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10 to 20 grams daily
Colostrum appears to be useful in treating certain types of infectious diarrhea. In one study, it significantly reduced diarrhea and the amount of oral rehydration required.
Colostrum might be useful for certain types of infectious diarrhea. In a double-blind trial, children with diarrhea caused by a rotavirus were treated with immunoglobulins extracted from colostrum derived from cows immunized with rotavirus. Compared with the placebo, colostrum extract significantly reduced the amount of diarrhea and the amount of oral rehydration solution required. The rotavirus was eliminated from the stool significantly more rapidly in the colostrum group than in the placebo group (1.5 days, vs. 2.9 days).1
In addition to a positive effect against acute rotavirus diarrhea,2 there is also evidence that specific forms of colostrum (derived from specially immunized cows or those with confirmed presence of specific antibodies) are effective against diarrhea caused by Cryptosporidium parvum, Helicobacter pylori, Escherichia coli, and Clostridium difficile.3 , 4 , 5 , 6 , 7 However, it is not known whether commercially-available colostrum provides significant amounts of the specific immunoglobulins that are active against these organisms. Furthermore, unless the immunoglobulins are present in high enough concentrations, the preparation is not likely to be effective.8
Most manufacturers recommend 1,000 to 4,000 mg per day of freeze-dried colostrum.
Bovine colostrum is available in capsules, tablets, powdered drink mixes, liquid preparations, food bars, and skin care products.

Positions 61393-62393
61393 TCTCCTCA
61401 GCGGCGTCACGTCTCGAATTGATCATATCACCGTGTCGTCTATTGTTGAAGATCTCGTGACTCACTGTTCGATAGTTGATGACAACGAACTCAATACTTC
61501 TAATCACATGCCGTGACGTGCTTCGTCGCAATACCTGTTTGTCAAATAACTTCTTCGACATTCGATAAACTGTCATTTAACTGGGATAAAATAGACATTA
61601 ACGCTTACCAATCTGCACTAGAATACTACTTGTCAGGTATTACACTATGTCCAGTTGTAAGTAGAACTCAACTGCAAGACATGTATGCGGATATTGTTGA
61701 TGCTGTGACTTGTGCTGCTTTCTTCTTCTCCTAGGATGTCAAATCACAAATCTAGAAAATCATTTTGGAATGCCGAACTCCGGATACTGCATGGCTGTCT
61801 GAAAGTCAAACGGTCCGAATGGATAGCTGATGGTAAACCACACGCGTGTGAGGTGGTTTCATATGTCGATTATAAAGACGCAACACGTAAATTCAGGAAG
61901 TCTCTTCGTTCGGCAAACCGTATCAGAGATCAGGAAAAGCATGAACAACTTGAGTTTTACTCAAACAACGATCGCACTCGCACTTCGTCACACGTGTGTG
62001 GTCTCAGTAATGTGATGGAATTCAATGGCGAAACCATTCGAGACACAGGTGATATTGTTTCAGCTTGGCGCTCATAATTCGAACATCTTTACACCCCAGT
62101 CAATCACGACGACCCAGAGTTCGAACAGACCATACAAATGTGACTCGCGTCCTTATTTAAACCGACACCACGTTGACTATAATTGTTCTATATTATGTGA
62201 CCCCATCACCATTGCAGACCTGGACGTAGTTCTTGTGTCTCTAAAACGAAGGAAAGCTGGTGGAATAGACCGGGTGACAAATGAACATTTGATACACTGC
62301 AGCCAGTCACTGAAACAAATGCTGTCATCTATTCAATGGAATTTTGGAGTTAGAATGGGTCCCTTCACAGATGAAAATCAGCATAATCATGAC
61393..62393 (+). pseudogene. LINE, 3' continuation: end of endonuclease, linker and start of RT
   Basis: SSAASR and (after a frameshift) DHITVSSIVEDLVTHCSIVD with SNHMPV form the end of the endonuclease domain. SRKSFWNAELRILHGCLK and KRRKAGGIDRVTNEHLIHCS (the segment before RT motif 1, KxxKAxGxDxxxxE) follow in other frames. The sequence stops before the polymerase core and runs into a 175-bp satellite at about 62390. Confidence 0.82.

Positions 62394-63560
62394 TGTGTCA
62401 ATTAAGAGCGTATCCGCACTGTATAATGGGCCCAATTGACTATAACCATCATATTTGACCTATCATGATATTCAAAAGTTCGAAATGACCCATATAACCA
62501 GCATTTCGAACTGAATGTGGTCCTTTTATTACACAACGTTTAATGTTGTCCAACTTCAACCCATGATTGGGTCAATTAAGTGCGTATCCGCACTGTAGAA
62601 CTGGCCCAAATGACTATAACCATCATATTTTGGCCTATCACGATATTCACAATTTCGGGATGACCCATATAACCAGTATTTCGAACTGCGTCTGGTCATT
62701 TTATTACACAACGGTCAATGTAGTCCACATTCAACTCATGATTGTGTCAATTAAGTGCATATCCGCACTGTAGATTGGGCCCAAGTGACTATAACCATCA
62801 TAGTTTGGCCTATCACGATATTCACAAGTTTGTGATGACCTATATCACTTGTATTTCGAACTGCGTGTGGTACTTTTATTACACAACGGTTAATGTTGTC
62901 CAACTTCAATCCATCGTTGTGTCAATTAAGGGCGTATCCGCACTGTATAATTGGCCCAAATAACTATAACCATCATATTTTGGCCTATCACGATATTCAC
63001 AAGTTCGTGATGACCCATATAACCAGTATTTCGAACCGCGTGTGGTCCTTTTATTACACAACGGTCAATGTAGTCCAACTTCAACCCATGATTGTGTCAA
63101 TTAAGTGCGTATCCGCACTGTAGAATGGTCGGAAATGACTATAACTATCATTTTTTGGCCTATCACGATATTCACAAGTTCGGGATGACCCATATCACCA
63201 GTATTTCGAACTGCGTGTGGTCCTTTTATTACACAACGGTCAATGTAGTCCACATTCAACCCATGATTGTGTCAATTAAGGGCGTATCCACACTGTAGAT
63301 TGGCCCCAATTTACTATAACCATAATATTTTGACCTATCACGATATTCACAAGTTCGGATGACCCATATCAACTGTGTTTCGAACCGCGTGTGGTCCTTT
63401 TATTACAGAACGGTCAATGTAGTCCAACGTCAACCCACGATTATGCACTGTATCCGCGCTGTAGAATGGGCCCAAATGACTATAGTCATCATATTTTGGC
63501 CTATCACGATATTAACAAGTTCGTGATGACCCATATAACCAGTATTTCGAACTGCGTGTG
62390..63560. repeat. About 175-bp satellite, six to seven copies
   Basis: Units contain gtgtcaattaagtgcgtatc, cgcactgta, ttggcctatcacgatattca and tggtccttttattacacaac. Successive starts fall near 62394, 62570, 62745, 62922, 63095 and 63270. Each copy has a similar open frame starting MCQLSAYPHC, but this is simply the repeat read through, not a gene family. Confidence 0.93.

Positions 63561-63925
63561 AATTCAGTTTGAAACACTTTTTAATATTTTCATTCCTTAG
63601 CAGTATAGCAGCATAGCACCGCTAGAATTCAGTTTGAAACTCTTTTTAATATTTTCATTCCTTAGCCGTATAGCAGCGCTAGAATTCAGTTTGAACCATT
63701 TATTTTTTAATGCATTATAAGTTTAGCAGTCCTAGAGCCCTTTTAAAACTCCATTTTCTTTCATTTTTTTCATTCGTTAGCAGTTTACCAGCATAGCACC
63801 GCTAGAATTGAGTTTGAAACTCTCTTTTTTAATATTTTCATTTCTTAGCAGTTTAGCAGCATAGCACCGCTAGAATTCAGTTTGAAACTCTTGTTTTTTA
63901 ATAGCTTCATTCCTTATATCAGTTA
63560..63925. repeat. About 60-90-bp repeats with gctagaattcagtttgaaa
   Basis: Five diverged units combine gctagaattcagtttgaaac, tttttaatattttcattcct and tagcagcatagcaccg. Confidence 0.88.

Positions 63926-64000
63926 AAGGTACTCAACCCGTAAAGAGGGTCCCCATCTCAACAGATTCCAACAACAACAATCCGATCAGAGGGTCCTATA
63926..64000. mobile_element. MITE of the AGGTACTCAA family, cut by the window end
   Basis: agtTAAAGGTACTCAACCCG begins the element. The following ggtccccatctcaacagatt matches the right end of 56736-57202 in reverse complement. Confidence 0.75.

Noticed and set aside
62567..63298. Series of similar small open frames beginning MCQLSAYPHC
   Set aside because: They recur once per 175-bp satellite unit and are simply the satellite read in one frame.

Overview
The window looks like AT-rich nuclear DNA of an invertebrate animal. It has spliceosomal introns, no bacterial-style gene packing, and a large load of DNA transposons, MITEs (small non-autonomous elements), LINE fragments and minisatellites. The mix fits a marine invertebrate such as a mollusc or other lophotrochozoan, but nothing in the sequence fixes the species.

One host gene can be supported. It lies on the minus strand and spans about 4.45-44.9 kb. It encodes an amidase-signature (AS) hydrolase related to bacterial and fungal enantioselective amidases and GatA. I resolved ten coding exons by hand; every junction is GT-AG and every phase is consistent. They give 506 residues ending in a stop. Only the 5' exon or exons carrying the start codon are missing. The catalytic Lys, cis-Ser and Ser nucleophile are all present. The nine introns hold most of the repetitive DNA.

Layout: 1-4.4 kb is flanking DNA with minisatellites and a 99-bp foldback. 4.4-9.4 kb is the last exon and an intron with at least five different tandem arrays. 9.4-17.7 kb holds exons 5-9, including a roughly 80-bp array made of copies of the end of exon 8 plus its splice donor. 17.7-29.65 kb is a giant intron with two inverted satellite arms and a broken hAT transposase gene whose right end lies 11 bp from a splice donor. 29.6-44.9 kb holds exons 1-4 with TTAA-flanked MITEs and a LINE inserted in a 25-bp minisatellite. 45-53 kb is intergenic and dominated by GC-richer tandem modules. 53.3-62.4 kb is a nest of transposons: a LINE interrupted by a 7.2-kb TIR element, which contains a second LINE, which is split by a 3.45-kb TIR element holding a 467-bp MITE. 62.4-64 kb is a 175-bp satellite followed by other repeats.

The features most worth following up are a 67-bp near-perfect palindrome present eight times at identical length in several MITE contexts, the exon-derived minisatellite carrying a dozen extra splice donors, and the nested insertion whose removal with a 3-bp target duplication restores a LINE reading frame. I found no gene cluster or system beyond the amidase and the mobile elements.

As bovine colostrum is not an essential nutrient, no deficiency state exists.
1. Sarker SA, Casswall TH, Mahalanabis D, et al. Successful treatment of rotavirus diarrhea in children with immunoglobulin from immunized bovine colostrum. Pediatr Infect Dis J 1998;17:1149–54.
2. Mitra AK, Mahalanabis D, Ashraf H, et al. Hyperimmune cow colostrum reduces diarrhoea due to rotavirus: a double- blind, controlled clinical trial. Acta Paediatr 1995;84:996–1001.
3. Okhuysen PC, Chappell CL, Crabb J, et al. Prophylactic effect of bovine anti-Cryptosporidium hyperimmune colostrum immunoglobulin in healthy volunteers challenged with Cryptosporidium parvum. Clin Infect Dis 1998;26:1324–9.
4. Greenberg PD, Cello JP. Treatment of severe diarrhea caused by Cryptosporidium parvum with oral bovine immunoglobulin concentrate in patients with AIDS. J Acquir Immune Defic Syndr Hum Retrovirol 1996;13:348–54.
5. Casswall TH, Sarker SA, Albert MJ, et al. Treatment of Helicobacter pylori infection in infants in rural Bangladesh with oral immunoglobulins from hyperimmune bovine colostrum. Aliment Pharmacol Ther 1998;12:563–8.
6. Huppertz HI, Rutkowski S, Busch DH, et al. Bovine colostrum ameliorates diarrhea in infection with diarrheagenic Escherichia coli, shiga toxin-producing E. Coli, and E. coli expressing intimin and hemolysin. J Pediatr Gastroenterol Nutr 1999;29:452–6.
7. Warny M, Fatimi A, Bostwick EF, et al. Bovine immunoglobulin concentrate-clostridium difficile retains C difficile toxin neutralising activity after passage through the human stomach and small intestine. Gut 1999;44:212–7.
8. Brines RD, Brock JH. The effect of trypsin and chymotrypsin on the in vitro antimicrobial and iron-binding properties of lactoferrin in human milk and bovine colostrum. Unusual resistance of human apolactoferrin to proteolytic digestion. Biochim Biophys Acta 1983;759:229–35.
Last Review: 05-01-2013
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The information presented in Aisle7 is for informational purposes only. It is based on scientific studies (human, animal, or in vitro), clinical experience, or traditional usage as cited in each article. The results reported may not necessarily occur in all individuals. For many of the conditions discussed, treatment with prescription or over the counter medication is also available. Consult your doctor, practitioner, and/or pharmacist for any health problem and before using any supplements or before making any changes in prescribed medications. Information expires June 2014.
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